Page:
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Since the two parts of the Russian Orthodox Church, the Patriarchate of Moscow (MP) and the Russian Orthodox Church Outside Russia (ROCOR), entered into communion in May 2007, there have been those who have wondered what the role of ROCOR is. Why have two parts, when we are one?

Recent comments by two members of the MP in Moscow, reported by Blagovest-Info, have once more made the role of ROCOR clear. They have revealed that some in the Patriarchate of Moscow, like others in the Patriarchate of Constantinople, are not aware of the realities of life in Western Europe, whereas the faithful of ROCOR by definition are. Although no-one in either Moscow or ROCOR has any illusions about the politically correct, liberal Protestant world in the West, with its anything goes, merge with the world, secularism and syncretism, there are still those in Moscow who have illusions about Roman Catholicism. Like the late, politically-minded Metropolitan Nikodim of Leningrad in the 1970s, there are still a few in Moscow who labour under the delusion that Roman Catholicism is a real spiritual power in contemporary Western Europe.

In Moscow there are those who still consider that if only Rome would close its dioceses on ‘Russian Orthodox canonical territory’ in Russia and especially in the Ukraine, abandoning their aggressive adventure of Uniatism, then they would be willing to abandon the clearly-stated project of His Holiness Patriarch Alexis II to establish a Russian Orthodox Metropolia in Europe (ROME), the basis for a future Local Orthodox Church in Western Europe. Such individuals still entertain illusions that the Russian Orthodox faithful of ROCOR who live in Western Europe overcame generations ago. They have yet to grasp that:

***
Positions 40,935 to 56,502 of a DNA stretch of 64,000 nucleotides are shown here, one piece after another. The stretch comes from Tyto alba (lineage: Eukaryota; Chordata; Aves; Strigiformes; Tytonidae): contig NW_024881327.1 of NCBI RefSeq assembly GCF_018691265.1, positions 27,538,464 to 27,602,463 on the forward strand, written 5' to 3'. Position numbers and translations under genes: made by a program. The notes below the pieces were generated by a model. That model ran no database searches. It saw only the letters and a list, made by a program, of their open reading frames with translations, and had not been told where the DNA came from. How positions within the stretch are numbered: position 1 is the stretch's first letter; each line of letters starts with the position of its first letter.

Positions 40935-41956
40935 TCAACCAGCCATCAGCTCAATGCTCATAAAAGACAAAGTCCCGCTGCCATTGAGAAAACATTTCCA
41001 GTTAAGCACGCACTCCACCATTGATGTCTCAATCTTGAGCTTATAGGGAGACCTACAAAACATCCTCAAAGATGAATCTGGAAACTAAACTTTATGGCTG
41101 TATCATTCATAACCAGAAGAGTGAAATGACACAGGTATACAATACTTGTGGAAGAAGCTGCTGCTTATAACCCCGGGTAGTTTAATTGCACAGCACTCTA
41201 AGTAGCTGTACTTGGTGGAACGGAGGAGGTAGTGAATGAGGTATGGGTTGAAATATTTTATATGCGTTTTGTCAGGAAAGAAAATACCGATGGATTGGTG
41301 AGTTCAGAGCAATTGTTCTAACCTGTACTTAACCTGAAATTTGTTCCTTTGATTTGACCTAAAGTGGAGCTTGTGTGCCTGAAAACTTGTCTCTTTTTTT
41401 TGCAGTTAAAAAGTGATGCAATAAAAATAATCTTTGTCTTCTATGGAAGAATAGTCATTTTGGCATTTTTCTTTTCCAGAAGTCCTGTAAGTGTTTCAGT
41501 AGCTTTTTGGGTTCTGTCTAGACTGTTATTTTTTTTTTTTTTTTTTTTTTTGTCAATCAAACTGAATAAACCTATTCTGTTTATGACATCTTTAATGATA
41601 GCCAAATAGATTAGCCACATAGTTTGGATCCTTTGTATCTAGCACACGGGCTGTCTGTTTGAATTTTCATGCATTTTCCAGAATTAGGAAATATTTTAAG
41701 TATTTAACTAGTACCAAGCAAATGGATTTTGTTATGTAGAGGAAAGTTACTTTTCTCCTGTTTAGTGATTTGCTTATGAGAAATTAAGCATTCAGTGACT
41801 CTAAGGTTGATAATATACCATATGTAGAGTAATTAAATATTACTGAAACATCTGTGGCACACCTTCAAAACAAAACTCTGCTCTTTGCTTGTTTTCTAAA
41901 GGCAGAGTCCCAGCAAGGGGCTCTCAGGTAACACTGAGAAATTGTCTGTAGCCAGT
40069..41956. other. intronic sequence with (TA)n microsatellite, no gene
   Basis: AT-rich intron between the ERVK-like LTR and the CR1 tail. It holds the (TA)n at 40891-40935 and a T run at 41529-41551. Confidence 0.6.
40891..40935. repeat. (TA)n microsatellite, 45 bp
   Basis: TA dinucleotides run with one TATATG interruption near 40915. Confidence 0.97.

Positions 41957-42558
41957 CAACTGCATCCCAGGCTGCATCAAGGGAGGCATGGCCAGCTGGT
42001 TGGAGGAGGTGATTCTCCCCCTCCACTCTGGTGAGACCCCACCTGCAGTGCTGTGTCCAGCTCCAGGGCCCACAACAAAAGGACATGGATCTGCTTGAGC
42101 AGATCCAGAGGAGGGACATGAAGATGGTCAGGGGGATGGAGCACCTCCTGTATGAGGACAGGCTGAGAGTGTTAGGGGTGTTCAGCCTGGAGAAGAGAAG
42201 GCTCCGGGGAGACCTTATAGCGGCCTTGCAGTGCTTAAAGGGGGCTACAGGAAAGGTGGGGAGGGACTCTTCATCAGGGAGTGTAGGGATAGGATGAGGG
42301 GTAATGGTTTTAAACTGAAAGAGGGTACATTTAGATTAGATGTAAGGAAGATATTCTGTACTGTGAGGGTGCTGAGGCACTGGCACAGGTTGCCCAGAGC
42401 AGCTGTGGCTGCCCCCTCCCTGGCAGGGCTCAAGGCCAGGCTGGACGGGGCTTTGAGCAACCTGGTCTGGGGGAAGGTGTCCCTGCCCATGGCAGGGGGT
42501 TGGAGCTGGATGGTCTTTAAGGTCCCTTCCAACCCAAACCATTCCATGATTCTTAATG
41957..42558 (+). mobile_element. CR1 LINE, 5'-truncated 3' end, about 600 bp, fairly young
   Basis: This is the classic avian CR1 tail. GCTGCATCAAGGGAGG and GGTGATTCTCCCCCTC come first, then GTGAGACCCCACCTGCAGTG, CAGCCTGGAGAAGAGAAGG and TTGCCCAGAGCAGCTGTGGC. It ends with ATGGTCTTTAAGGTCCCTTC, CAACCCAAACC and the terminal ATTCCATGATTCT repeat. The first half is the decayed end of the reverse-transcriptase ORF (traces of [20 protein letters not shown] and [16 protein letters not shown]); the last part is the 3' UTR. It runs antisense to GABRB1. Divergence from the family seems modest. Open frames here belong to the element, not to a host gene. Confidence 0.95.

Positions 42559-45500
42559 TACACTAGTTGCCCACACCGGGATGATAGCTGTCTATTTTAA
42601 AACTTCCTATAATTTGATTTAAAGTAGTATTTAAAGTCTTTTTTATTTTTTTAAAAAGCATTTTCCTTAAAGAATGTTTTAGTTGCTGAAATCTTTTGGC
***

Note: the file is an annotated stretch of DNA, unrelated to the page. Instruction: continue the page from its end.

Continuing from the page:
1. For Rome there is no such thing as ‘Orthodox canonical territory’. Just like Protestant sects, Roman Catholics will set up their missions wherever they want. Orthodox for them are at best schismatics, at worst heretics, and certainly not, according to their own clear documents, part of the ‘Church’. For them Orthodox are ‘defective’.

  2. Rome is not going to abandon its proselytism in Russia, the Ukraine, Belarus or anywhere else in the Orthodox world. For it, religion is a free market and anyone can send missionaries anywhere. This should mean that for Orthodox too anywhere in the world can be considered Orthodox canonical territory.

  3. In Moscow there are those who labour under the delusion that Roman Catholicism is heir to the Orthodox legacy of the first millennium. This, to some extent, was true before 1917, when much had still been preserved from before 1054. This was even true in the 1950s. But it is not true today. To illustrate this point, here is an extract from a letter of an elderly and devout local Roman Catholic woman, who lives near our church and has been contact with us for several years, seeking pastoral care and slowly feeling her way towards the Orthodox Faith. Her letter sums up the present situation of many Roman Catholics in Western Europe and their spiritual abandonment: